Yesterday, the New York Times Opinion section ran an Op-Ed column by Sen. Tom Cotton, a Republican from Arkansas and a close ally of President Trump, under the provocative headline “Send in the Troops”.
The condemnation came swiftly. But this outrage cycle has been notable: it has been led by the Times newsroom. Many staffers, and others associated with the paper, objected to the column with versions of the same stark tweet: “Running this puts Black @nytimes staff in danger.”
It has been one of the most public examples of the internal rancor stirred up by the Opinion desk, but it is hardly the first. And while the subjects of recent controversies have been varied — climate denialism, Brett Kavanaugh, or dabbles with the “intellectual dark web” — the common thread has been the conundrum that has bedeviled the opinion section since the election of Donald Trump: Is it the editors’ job to referee which political opinions are and are not consistent with American values? Or is the page a bulletin board for whoever holds political power at the time?
James Bennet, the editorial page editor, did not reply to my request for comment. But in a public statement about the decision to run Cotton’s piece, he seemed to lean towards the latter. After pointing to the Times editorial board’s support for the recent George Floyd protests and for racial equality in general, Bennet posted on Twitter, “Times Opinion owes it to our readers to show them counter-arguments, particularly those made by people in a position to set policy. We understand that many readers find Senator Cotton’s argument painful, even dangerous. We believe that is one reason it requires public scrutiny and debate.”
The problem with this idea of the Times as an open forum for views of all stripes — no matter how abhorrent — is that by opening the door to all “operative opinion” (as a member of the Opinion section described it to me a couple of years ago), the Times becomes a platform for those who are hostile to its core values and at direct odds with the New York Times Company mission to “seek the truth and help people understand the world.”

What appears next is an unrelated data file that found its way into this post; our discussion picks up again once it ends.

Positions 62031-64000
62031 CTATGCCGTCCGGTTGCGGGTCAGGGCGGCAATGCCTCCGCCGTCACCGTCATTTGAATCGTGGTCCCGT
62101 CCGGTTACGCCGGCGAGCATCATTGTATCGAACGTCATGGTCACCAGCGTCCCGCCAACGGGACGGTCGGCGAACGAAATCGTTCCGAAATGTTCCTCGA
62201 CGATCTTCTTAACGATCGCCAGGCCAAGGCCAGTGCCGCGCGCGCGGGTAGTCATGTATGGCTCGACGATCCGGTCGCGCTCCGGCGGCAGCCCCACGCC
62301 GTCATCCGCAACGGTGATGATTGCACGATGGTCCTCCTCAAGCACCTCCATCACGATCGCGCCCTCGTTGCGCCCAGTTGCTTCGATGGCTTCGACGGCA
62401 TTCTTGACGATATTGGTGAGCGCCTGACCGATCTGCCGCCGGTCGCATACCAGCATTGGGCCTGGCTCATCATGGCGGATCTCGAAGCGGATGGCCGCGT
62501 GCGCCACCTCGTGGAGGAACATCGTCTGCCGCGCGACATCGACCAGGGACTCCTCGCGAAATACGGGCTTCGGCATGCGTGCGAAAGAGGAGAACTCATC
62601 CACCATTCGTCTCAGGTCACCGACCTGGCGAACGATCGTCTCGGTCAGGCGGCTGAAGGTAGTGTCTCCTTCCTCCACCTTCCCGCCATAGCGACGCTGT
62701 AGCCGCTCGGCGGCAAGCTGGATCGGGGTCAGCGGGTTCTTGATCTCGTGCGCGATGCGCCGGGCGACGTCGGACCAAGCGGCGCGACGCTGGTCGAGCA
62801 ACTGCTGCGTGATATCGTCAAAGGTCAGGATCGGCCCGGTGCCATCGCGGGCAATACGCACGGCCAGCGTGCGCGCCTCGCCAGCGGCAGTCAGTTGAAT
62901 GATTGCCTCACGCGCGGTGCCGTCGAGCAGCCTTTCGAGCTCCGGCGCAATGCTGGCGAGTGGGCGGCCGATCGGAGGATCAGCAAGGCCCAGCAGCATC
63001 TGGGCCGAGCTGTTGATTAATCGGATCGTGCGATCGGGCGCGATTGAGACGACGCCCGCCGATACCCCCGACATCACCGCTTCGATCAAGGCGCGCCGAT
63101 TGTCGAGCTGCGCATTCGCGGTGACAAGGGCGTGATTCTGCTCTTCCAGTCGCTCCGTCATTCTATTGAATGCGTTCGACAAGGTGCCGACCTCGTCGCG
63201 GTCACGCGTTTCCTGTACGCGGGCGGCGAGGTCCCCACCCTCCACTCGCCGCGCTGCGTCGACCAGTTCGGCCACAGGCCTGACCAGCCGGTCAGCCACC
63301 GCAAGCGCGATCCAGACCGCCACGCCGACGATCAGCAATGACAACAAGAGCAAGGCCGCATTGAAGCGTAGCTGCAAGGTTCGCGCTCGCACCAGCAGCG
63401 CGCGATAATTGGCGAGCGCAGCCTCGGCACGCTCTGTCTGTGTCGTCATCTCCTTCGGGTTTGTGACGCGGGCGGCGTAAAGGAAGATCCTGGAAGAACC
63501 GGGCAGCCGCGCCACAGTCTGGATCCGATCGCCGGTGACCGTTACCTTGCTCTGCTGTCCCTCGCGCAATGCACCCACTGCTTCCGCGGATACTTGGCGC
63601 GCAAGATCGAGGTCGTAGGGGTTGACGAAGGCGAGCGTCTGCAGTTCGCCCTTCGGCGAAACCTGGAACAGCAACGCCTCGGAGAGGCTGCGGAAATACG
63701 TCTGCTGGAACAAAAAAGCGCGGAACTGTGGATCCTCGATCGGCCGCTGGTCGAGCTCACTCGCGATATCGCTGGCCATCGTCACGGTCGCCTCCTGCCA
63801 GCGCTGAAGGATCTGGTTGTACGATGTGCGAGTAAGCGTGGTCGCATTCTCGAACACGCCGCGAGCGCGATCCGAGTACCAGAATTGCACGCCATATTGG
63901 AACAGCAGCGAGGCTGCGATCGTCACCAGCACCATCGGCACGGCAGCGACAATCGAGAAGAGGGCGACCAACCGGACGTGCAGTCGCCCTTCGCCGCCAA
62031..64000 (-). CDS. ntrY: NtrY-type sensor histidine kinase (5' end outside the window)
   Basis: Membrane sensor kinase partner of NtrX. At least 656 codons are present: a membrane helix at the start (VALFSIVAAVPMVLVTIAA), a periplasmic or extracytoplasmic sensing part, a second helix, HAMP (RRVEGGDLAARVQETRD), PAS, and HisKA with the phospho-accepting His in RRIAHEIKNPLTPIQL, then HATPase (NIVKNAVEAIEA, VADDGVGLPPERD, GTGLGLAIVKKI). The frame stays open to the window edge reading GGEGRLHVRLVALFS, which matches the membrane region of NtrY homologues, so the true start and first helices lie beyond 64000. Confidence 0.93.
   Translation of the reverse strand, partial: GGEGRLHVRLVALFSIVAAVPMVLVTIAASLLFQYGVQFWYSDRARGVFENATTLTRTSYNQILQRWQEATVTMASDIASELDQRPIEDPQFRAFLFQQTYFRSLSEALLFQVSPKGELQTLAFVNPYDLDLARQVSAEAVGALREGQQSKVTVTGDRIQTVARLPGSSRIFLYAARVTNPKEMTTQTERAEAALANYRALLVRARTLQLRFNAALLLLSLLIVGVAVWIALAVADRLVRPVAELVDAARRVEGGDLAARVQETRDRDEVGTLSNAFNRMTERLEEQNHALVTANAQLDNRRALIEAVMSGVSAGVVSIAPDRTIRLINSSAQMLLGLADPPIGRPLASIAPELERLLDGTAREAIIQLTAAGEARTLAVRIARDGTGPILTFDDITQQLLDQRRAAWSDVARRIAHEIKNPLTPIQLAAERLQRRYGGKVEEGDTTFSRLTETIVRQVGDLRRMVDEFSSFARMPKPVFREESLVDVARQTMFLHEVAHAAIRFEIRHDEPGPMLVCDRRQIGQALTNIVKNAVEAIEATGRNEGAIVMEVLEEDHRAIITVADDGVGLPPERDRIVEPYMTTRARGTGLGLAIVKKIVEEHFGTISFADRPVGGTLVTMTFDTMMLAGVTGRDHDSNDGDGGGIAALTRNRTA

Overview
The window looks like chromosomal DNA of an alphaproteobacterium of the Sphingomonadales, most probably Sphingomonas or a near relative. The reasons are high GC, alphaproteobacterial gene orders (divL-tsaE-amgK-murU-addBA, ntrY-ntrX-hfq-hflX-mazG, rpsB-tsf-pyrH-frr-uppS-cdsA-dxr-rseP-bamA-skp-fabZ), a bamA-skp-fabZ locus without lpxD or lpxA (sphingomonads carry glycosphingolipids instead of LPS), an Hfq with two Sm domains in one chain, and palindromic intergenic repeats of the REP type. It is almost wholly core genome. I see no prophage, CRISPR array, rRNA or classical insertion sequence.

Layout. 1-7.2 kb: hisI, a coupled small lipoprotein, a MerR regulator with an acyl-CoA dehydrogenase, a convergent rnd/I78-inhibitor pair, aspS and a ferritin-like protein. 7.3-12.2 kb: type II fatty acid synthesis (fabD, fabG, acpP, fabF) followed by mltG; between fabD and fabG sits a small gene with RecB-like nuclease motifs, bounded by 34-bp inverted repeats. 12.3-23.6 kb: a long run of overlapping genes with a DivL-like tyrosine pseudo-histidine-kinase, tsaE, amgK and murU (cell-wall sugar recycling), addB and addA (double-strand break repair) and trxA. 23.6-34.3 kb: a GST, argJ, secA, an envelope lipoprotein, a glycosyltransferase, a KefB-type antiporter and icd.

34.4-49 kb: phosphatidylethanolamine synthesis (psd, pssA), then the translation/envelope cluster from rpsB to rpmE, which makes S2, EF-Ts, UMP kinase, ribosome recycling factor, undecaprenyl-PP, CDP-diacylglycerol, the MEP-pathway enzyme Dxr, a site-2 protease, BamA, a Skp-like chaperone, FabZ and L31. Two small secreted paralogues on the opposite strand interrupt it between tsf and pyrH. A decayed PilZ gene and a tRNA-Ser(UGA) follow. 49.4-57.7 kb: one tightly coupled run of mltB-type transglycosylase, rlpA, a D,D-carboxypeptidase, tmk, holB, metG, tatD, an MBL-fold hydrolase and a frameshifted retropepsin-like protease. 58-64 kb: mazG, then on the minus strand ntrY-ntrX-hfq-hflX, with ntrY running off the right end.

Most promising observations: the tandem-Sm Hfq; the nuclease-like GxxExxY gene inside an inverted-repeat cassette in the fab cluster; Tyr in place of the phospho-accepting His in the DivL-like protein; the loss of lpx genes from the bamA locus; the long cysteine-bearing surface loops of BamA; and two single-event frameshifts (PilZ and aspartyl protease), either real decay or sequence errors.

The core problem with Cotton’s column, it seems to me, isn’t that its arguments are painful or dangerous (though they are those things too). It’s that it’s built on lies. “This week, rioters have plunged many American cities into anarchy, recalling the widespread violence of the 1960s,” it begins, before trotting out hyperbolic (and false) phrases like “the riots were a carnival for the thrill-seeking rich as well as other criminal elements,” “orgy of violence,” and “cadres of left-wing radicals like Antifa infiltrating protest marches.”
Recent days have been marked by looting and violence. But the violence has sometimes been prompted by the police themselves, and the incidents getting the most attention have been isolated to a few commercial districts. The areas around the protests (to say nothing of the entirety of “American cities”) have been relatively calm and peaceful. As Davey Alba, a Times reporter who covers misinformation, pointed out on Twitter, the paper’s news side has already reported how promoting claims of unbridled urban unrest is part of the “untruths, conspiracy theories, and other false information…running rampant online” and being pushed by Trump and his allies.
Indeed, shortly after the Times ran Cotton’s column, Trump appeared on a TV program hosted by his former press secretary to make the same claims to justify the use of military force to quell the protests: “It’s a disaster what’s going on in New York, and we can help them out, a lot.”
On the same day, the prospect of using US military forces against domestic political opponents has drawn the condemnation of both of Trump’s secretaries of defense. Current Defense Secretary Mark Esper said such force should be reserved for the “most urgent and dire of situations,” and added, “we are not in one of those situations now.” His predecessor, Gen. James Mattis, who resigned in 2018, released a statement that such a move would threaten our constitutional order. “We must reject any thinking of our cities as a ‘battle space’ that our uniformed military is called upon to ‘dominate,’” it read.
Trump’s earlier pronouncement “when the looting starts, the shooting starts,” was found by Twitter to violate its policy against “glorifying violence.” The phrase also has a specific historical meaning within the context of civil rights protests. So, too, does the labeling of African Americans protesting for their rights as “rioters.”
“A lot of negative language gets used against black people, describing what whites often believe is true about us: that language includes ‘lazy,’ ‘criminal,’ and ‘rioting,’” said Rep. Maxine Waters, a Democrat who has been an elected official in Los Angeles since 1976. “It’s all negative language used far too often in a description of black people by folks who fundamentally don’t see black people the same way they see whites and others.”
At some point, the Times and its opinion page are going to have to learn how to speak in terms of the values they believe in — and be able to distinguish them from those they oppose. As I wrote on Monday, this is not an alien concept at the Times: It is rooted in its founding spirit of its motto, “All the News That’s Fit to Print.”
The racism currently under protest by thousands in this country is rooted in lies that white people tell about black people. Standing for the truth — and against racism — requires unmasking those lies. The Times fails in its mission to seek the truth when it lends its platform to others to tell lies.